There's an old tongue-in-cheek line about going to see a fight and a hockey game broke out. Well, last night TV viewers tuned in to watch a presidential debate and an episode of Maury broke out.
If you haven't seen (or, more aptly, heard) the clips in question yet, here's one example of the raucous crowd reaction during portions of last night's GOP debate in Myrtle Beach, in this instance the crowd booing Juan Williams as he pursued a race-related line of questioning of Newt Gingrich:
This isn't the first time this election cycle that we've been talking about crowd reactions after a debate. There was the Republican debate in September in which audience members booed a gay soldier who asked Rick Santorum a question via video. That same month, there was the enthusiastic response to Wolf Blitzer asking Ron Paul if someone who became ill after choosing not to purchase medical coverage should be left to die. And so on.
There are many questions to ask as political debate audiences continue to become more vocal–questions about why this is happening, whether the particular reactions are appropriate in each instance, whether steps should be taken to curtail such audience involvement, and so on.
One question we rarely ask, however, is whether these televised responses change the way that those of us at home feel about the candidates—probably because we assume the answer is a straightforward no. After all, most of fancy ourselves free-thinkers who make up our own minds, especially for topics as important as who we're going to vote for.
But are we really?
Behavioral science tells us that the people around us have a dramatic impact on how we think about and interact with our social universe. While we may sneer in disdain at the laugh track that's supposed to make the sitcom seem funnier or the celebrity endorsement that's supposed to make the consumer product seem more appealing, there must be some reason producers and advertisers keep shelling out big money for them. And why do comedies seem funnier in a crowded movie theater than when you watch them on your own at home?
In fact, if your laugh is contagious enough, you might just be able to find work these days as a professional sitcom laugher, paid to enhance the viewing experience of folks watching from the comfort of home. And in my new book, Situations Matter (an exploration of the power of context and the psychology of daily life) I interview Cameron Hughes, a Super Fan and expert crowd whisperer who's able to make a good living riling up spectators at sporting events across the globe.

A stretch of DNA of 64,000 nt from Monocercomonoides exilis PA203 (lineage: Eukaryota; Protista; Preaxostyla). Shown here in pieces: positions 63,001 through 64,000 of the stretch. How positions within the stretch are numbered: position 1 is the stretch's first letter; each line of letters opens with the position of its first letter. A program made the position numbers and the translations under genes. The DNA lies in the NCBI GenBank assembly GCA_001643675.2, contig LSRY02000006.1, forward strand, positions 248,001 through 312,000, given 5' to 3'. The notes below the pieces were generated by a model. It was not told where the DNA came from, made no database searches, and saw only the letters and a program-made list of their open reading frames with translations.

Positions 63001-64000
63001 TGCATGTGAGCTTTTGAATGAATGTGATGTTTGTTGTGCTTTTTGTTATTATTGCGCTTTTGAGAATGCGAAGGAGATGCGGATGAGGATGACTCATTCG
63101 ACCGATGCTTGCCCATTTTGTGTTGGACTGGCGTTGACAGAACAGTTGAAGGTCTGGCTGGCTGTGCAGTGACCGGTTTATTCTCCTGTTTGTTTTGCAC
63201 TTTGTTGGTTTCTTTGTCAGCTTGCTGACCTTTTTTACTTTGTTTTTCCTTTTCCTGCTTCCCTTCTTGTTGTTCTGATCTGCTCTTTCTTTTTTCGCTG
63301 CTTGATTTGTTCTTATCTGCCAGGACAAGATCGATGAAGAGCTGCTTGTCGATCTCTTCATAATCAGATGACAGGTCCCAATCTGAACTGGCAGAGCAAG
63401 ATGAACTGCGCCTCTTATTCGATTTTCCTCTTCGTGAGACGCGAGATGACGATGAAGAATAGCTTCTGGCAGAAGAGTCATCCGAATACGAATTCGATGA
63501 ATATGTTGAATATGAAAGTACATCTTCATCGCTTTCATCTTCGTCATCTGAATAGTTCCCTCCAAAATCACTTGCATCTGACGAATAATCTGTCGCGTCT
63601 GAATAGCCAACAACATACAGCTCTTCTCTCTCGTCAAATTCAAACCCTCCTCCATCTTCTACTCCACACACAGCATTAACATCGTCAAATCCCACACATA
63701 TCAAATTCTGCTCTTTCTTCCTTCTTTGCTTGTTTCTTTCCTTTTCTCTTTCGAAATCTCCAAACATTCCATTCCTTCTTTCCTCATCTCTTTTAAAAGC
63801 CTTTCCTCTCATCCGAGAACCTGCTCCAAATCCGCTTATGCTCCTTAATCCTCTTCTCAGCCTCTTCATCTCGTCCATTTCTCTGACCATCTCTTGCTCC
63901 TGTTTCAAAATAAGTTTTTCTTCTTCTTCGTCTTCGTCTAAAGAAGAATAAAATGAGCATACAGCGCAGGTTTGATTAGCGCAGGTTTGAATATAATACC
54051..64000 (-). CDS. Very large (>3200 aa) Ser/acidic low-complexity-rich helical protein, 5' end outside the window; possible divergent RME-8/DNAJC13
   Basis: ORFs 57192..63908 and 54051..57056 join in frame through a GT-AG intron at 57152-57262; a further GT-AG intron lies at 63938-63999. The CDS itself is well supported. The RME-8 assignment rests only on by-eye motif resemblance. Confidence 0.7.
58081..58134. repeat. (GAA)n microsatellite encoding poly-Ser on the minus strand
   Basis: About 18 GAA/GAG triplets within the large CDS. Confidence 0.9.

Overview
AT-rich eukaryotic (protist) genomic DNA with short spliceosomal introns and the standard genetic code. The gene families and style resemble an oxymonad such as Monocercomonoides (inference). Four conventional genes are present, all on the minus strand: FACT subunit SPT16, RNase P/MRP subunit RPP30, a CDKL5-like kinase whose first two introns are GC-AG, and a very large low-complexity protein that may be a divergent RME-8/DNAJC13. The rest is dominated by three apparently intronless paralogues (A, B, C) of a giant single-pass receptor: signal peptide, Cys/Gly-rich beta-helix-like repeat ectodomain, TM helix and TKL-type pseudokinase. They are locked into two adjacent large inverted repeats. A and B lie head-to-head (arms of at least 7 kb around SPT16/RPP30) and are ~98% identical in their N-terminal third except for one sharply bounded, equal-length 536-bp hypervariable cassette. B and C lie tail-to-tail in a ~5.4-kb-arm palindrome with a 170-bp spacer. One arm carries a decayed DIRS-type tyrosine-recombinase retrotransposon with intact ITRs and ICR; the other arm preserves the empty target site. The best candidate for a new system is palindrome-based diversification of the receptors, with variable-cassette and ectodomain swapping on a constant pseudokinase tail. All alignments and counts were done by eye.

The reactions of people around us can shape political opinions as well. In 2007 psychologists published a series of studies conducted at Williams College in which participants watched political debates. In one study, participants watched an old Reagan/Mondale debate in which Reagan had offered up some of his still-famous one-liners. Students who watched the complete broadcast, including the audience's response to these jokes, were more impressed with Reagan's performance than were those who watched the same debate but with the positive audience response edited out.
In another study, several groups of students watched a debate together in various locales. The researchers planted in the different rooms audience members who were instructed to react loudly and enthusiastically to some of the arguments offered by one of the candidates. Results indicated that participants tended to view the debate performance of a given candidate as significantly stronger when they had watched the debate in a room with vocal supporters of that candidate.
And, in yet another study, researchers had participants watch a debate while seeing on a monitor the purported reactions of other viewers (using one of those 1-100 rating dials the networks sometimes give their voter focus groups during a televised debate). What did they find? As you'll expect by now, these supposedly live voter ratings—which were, in actuality, controlled by the researchers themselves—influenced how viewers saw the debate.
So don't be so sure that the rollicking reactions of debate audiences have no effect on the rest of us, whether it's bringing along viewers through subtle processes of conformity or pushing observers in the opposite direction through the outrage of inappropriate response. Same goes for the post-debate spin we're subjected to, whether via panels of so-called experts or focus groups of supposedly still-undecided voters.
I know, I know... you're an independent-minded free-spirit who doesn't give into conformity or allow others to change how you view things.